Europe in 2014 portrays different meanings. It means a large single market with a stimulating competitive environment, both capable of generating prosperity and technological innovation. It means a social model founded on individual rights, which has given rise to a degree of social cohesion that hasn’t been equalled anywhere else in the world. It means a great power that can play a significant role to the world stage. In recent months it has also meant the challenge of the single currency. But more than anything else, today, Europe means our future.
MHRA was one of the leading lobby groups supporting Malta’s membership in the EU when this matter was still a controversial issue. Today, 10 years later, MHRA is satisfied to note that we have now a common consensus. Our members are now debating together what is best for the industry’s future.
Feedback received by most of our MEP candidates has been tinged by local issues rather than European, but this was to be expected. The fact, however, remains that Europe is part of our social and economic fabric and is today an integral part of our future. When one considers that we have six Maltese MEPs out of the 751 who will get elected, it becomes even more evident that we need to make the right choices and have the best brains representing us there.
Our vision for Europe is based on the need that business has to regain competitiveness to become sustainable. Business is not a cash cow to finance red tape, inefficiencies and corruption. Red tape, inefficiencies and corruption, however, are poison for the economy and consequently for the social agenda of Europe.
Economic competitiveness will lead to more and better jobs, a more secure and feasible social agenda and significantly a feel-good factor among European citizens – the foundations for economic growth.
Tourism has proved to be a key economic driver and job creator when the rest of the industries were crumbling across Europe over the past five years. Viewed from this perspective, tourism has positioned itself as key to the realisation in today’s realities of the European dream as was envisaged by the likes of Monnet, Schuman and the many other European giants who through years crafted a sui generis Union.
Collectively, we must therefore aim to secure a more competitive tourism sector regulated by smarter legislation and policies that embrace the subsidiarity principle, free from red tape, and that has easier access for European funds. It can only make sense to focus and invest in industries that provide significant returns in all economic and social aspects.
Significantly this vision is critical for Malta when one considers that tourism represents 30 per cent of GDP and 35 per cent of government’s cumulative revenues, substantially more than most other EU countries. In this perspective and looking ahead to the future, we as Malta need to see more value added from our MEPs on this front.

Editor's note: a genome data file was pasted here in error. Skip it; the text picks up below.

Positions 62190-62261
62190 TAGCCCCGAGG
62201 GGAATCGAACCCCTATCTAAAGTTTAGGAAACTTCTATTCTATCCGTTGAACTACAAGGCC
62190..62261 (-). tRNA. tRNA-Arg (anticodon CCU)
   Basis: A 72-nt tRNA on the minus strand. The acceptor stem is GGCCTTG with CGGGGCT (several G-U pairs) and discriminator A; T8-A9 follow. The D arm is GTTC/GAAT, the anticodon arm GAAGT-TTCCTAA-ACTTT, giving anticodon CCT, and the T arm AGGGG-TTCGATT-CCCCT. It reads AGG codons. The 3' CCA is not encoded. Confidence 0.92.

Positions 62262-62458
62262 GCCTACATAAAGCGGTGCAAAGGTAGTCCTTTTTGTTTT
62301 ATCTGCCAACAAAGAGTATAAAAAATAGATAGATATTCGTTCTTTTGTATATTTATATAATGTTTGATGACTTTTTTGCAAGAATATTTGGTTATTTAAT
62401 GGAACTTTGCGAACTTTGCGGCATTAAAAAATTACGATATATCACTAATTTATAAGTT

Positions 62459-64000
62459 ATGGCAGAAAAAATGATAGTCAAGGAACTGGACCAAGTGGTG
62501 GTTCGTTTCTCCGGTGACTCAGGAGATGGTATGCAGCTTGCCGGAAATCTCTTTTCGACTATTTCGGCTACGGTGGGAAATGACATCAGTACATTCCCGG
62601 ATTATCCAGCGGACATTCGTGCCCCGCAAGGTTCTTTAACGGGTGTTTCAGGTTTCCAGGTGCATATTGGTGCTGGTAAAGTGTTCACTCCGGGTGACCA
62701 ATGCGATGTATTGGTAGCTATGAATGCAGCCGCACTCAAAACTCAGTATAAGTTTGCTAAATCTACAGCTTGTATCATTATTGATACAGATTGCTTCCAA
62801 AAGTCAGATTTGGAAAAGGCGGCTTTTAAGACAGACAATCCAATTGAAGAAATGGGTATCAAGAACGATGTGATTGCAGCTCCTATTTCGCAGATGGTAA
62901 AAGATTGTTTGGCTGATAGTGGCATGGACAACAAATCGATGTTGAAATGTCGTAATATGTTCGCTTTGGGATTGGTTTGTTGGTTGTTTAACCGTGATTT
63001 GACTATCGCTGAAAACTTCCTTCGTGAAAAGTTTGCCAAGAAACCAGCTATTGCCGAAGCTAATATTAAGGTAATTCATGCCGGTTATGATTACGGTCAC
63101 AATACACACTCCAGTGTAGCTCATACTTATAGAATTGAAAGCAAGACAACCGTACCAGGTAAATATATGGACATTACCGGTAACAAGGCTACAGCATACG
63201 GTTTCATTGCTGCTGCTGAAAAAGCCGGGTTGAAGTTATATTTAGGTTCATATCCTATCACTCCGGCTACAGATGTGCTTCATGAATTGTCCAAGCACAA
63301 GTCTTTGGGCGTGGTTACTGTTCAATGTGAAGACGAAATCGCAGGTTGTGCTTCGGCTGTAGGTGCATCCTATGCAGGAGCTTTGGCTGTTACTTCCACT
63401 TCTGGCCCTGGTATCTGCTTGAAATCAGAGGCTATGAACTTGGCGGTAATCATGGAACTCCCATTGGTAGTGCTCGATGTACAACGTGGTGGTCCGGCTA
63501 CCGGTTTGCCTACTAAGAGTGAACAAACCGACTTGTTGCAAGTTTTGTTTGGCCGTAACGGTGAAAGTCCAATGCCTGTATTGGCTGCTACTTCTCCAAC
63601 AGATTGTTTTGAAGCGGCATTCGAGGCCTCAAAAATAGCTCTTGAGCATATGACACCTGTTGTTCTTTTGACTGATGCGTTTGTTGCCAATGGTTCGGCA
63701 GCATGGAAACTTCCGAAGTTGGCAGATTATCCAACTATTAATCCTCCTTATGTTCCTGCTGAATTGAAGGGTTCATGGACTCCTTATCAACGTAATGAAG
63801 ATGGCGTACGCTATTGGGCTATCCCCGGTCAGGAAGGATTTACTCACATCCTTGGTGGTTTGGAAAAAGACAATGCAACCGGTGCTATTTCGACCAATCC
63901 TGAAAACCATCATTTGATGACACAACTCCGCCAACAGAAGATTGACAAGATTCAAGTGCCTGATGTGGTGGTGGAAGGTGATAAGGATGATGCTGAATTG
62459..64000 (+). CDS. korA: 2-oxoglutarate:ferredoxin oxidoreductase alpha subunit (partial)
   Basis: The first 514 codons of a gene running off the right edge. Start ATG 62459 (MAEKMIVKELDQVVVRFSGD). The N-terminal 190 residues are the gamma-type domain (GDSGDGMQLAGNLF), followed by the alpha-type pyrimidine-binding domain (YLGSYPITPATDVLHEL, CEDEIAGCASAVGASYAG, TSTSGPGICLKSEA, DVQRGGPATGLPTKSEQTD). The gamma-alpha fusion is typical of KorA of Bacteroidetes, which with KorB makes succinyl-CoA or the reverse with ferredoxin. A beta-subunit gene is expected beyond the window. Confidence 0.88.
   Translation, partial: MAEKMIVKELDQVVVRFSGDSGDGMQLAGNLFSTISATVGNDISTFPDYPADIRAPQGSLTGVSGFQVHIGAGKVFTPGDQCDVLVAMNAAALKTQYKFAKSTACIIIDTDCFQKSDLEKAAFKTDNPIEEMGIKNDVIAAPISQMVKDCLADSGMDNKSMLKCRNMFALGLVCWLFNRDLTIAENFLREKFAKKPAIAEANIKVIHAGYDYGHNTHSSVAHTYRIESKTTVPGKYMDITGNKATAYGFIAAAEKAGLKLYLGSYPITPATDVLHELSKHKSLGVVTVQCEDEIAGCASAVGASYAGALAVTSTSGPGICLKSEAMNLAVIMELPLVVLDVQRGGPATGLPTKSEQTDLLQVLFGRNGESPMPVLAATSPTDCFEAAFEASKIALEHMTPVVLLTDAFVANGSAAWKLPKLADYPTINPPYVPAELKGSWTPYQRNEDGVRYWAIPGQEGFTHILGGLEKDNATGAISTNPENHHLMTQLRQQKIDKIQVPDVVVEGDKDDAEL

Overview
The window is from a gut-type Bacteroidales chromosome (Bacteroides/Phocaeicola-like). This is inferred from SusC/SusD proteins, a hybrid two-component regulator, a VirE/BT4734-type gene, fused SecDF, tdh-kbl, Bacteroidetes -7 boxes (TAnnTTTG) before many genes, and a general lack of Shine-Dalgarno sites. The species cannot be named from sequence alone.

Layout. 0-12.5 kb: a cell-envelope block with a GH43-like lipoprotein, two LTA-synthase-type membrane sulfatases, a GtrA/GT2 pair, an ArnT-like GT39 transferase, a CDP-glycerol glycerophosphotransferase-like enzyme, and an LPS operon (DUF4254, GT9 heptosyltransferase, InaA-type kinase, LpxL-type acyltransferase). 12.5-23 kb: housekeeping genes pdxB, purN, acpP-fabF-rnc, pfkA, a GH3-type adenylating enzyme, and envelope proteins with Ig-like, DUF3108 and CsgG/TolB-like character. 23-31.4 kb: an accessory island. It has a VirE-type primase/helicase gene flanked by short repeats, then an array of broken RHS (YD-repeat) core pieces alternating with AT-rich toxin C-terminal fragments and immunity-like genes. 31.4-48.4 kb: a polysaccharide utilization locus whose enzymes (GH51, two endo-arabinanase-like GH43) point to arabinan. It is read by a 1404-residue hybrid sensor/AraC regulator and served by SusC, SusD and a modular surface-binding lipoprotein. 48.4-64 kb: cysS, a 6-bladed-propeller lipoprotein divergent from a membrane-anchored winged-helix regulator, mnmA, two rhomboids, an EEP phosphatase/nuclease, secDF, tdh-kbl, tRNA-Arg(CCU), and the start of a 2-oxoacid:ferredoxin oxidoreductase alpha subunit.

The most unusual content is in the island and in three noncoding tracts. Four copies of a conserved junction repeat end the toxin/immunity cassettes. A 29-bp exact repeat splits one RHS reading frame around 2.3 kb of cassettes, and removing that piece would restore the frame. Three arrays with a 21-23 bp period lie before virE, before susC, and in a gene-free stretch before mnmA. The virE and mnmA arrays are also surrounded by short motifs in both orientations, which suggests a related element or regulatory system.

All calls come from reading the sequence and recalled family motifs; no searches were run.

We also need concrete action to facilitate the entrance of tourists to Europe through the use of intelligent technical solutions to facilitate visa procurement, in particular for all BRICS
MHRA pledges to support them through our offices and networks in Brussels to push for the tourism agenda, in particular in promoting the Mediterranean dimension to tourism and hospitality. This is in line with our vision of setting up the Mediterranean Tourism Forum in Malta, because apart from being European, we are also Mediterranean.
We also expect our MEPs to lobby for the creation of an intergroup solely dedicated on tourism in the EP to include all relevant stakeholders. The aim of the intergroup will be to monitor all political developments with a likely impact on tourism sectors and ensure their interests are taken into account.
We are also expecting that one of our elected MEPs, with the support of all our political parties, commits to participate in the Transport and Tourism Committee, while all the other elected MEPs keep in mind the tourism agenda while working in the other committees.
Tourism impacts and is impacted in turn by so many other legislations in various areas. For new and better jobs our MEPs need to understand that flexibility of working time arrangements is crucial for the maintenance of service within the hospitality industry.
Specifically, our elected MEPs cannot accept that our restaurants are made to pay a fee covering the cost of inspections – one of the legislations that is to be enacted shortly. Our elected MEPs must also ensure that any future EU legislation should not result in an effective ban on the use of fresh food.
Our future MEPs should also work hard to ensure fair competition in online distribution and in stopping the uncontrolled growth of the many unlicensed operations.
The future Regulation for Data Protection should not impose new obligations on the industry, especially the requirement to appoint a data protection officer. Tourism and catering operators need clear regulation of the audiovisual sector. The legal regime applicable to hotel bookings covered by the new package travel directive should not be less favourable than the existing legal framework.
Similarly, interchange fees must come down as these violate competition law, increase prices and are well above the real cost of processing cards.
We also need concrete action to facilitate the entrance of tourists to Europe through the use of intelligent technical solutions to facilitate visa procurement, in particular for all BRICS. Last but not least, maintain reduced Vat rates for tourism!
MHRA will pursue this communication process with the MEPs throughout the coming five years to ensure continuity and results. Indeed, the challenges ahead are not few and easy but MHRA remains positive that Europe is our future.
Paul Bugeja is the president of the Malta Hotels and Restaurants Association.
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